You can send your employer a registered letter with a signature upon receipt, a hand-delivered letter with a signature upon receipt, or an email requesting receipt acknowledgment. If you need some assistance getting started, the French public service website has a standard paternity leave notice letter.

Employers are not permitted by law to refuse paternity or parental leave.

How Can You Extend Your Paternity Leave?

If your child is hospitalized, you can request a 30-day extension of the mandatory three-day childbirth leave period while your child is in the hospital. Other than that, paternity leave cannot be extended. However, at the end of your paternity leave, you have the option of taking up to a year of parental leave. However, the compensation conditions are different.

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How Maternity Leave Can Impact Your Health

Maternity leave is essential not only for the newborn’s health but also for the mother’s health. “Maternity leave [or the 12 weeks following birth] is often called the fourth trimester,” says Suzanne Bovone, M.D., an OBGYN at Obstetrics and Gynecology of San Jose, which is part of the Pediatrix Medical Group in Campbell, California. “Just as each trimester of pregnancy brought changes for the woman and baby, the postpartum period is a continuation of change. Inadequate maternity leave can cause anxiety and depression, as well as relationship problems and the inability to return to work.”

According to Dr. Bovone, an adequate maternity leave requires more than 12 weeks. “Many problems that require assistance do not become apparent until three to four months after birth,” she says. “Juggling the demands of self-care, childcare, relationships, and work obligations become nearly impossible.”

According to Dr. Bovone, some complications of postpartum side effects may include:

  • Sleep deprivation
  • Increased stress levels
  • Loss of coping mechanisms
  • Inability to think clearly and ask for help
  • Negative thoughts and feelings
  • Pelvic floor issues
  • Impact on urinary and bowel function
  • Negative impact on sexual health

It may take months to identify areas that require improvement. Unfortunately, with limited maternity leave, many [parents] are unable to provide adequate self-care once they return to work.

5 Benefits Of Paid Parental Leave

Because many men and women who are not currently parents will become parents at some point, offering family-friendly benefits as part of an organization’s employee value proposition is critical.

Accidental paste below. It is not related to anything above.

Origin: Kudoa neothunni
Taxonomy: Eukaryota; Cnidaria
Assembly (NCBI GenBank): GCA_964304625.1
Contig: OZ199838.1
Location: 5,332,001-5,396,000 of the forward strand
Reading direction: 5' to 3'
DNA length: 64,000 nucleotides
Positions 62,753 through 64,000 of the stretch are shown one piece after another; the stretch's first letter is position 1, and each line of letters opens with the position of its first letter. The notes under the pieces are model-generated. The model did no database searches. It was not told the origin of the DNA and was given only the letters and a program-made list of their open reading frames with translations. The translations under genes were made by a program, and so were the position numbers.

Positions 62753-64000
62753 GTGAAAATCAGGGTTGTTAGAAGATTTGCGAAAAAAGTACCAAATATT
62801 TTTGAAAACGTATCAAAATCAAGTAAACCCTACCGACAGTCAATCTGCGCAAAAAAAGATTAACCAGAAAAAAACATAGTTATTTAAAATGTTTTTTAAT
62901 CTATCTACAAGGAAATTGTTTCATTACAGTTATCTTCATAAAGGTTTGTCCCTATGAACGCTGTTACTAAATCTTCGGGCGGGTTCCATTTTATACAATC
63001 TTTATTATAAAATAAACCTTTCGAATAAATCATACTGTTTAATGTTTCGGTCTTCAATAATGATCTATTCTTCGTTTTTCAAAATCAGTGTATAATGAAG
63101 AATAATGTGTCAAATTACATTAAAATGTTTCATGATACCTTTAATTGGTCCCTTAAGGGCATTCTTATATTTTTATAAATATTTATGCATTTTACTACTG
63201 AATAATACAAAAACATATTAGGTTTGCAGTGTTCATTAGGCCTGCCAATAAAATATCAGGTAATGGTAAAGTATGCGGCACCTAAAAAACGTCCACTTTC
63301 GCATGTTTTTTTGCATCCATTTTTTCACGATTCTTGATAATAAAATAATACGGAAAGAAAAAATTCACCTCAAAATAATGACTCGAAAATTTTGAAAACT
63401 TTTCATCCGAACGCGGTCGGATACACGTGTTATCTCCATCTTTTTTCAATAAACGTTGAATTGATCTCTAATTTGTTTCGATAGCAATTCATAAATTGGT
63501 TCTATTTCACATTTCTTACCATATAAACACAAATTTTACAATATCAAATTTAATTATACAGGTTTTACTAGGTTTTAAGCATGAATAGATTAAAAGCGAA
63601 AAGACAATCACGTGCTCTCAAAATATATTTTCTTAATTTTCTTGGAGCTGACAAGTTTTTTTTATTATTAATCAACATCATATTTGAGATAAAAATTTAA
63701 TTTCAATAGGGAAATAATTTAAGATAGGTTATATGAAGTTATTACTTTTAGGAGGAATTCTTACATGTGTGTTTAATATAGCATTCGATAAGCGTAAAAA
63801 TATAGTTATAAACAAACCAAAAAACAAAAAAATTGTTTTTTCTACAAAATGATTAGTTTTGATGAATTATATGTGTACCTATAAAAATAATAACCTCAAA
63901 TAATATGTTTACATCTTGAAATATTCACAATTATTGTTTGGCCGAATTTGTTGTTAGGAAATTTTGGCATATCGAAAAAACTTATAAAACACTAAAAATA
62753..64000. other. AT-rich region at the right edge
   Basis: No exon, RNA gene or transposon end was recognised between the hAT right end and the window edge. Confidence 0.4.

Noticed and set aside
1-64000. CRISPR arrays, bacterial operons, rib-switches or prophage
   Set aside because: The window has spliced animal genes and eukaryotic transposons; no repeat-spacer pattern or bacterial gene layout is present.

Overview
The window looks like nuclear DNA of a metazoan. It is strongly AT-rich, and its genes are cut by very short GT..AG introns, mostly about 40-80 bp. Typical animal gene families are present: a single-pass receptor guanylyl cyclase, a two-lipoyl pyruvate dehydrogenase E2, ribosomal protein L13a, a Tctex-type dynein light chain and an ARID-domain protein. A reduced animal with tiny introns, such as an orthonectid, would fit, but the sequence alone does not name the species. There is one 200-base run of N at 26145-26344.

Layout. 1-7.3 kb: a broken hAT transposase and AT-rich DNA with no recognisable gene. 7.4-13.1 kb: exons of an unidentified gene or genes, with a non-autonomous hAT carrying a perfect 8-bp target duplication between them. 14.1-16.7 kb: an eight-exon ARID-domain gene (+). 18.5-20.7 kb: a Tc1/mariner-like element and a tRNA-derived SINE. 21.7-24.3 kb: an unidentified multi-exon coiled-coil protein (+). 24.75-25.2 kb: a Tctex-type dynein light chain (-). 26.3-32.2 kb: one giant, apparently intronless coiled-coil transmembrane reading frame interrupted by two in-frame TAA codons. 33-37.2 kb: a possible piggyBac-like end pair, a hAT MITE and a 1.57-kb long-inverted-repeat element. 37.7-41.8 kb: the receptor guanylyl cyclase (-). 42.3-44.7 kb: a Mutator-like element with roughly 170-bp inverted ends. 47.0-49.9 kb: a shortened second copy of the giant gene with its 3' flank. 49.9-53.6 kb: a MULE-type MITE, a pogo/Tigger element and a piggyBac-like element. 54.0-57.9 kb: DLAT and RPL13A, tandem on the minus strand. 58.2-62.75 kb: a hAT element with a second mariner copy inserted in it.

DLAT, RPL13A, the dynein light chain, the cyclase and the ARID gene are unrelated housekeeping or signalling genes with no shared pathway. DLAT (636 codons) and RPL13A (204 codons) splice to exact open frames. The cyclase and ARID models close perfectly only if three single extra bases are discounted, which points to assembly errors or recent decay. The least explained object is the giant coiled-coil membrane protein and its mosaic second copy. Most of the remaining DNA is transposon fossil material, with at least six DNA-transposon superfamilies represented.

The following content examines the history of paid leave in France and discusses the top five advantages of providing this competitive benefit.

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Let’s get started!

The History of Paid Medical Leave In France

1938-1978: The French Policy To Keep Mothers At Home

The first professional inactivity compensation for a parent caring for a child, established in 1938, was the result of a long battle between social actors who, for the most part, followed the social doctrine of the Catholic Church, which sought to reimagine the conservative role of the mother. It began as a limited revaluation of family allowances, but this support system quickly became an independent benefit, the “single income allowance,” and an essential component of the family policy after WWII before gradually being called into question. The notion that fathers could benefit as well from this allowance is absent in this first stage and even contradicts the goal sought.

Parents who take parental leave for children born after January 1, 2015, can receive a new allowance, the “shared child education benefit”, established by the Law of August 4, 2014, on true equality between men and women. For the first time since the benefits compensating wage loss due to parental leave were established, an incentive to share the benefit equally among parents is being implemented. The duration of the compensation is thus reduced if neither parent takes each part of the leave: it lasts only two years if only one parent goes on leave, and three years if both parents take alternate leave. This reform is expected to increase father involvement with children and gender equality.

This goal of equality, which enjoys widespread support in public debates today, is, however, diametrically opposed to the French history of parental leave and benefits. The first goal was to compensate mothers for their professional inactivity so that they could financially manage what was perceived to be their natural role, that of educating their children and running a household. The “single income allowance,” which was created for this purpose and can be considered the ancestor of parental leave, played a key role in family policy for forty years, a role that is now largely forgotten. 

Family policy gradually and gradually drew itself away from its origins, shifting from a permanent withdrawal from the labor market rationale towards a temporary leave with a guarantee of return to work, and then to opening this leave to both men and women equally. Because legal equality did not prevent women from taking the majority of parental leaves, now is the time to seek “real equality” by limiting compensated leave time to only if one of the parents takes it. It is still a little bit early to assess the effects of this new paradigm shift.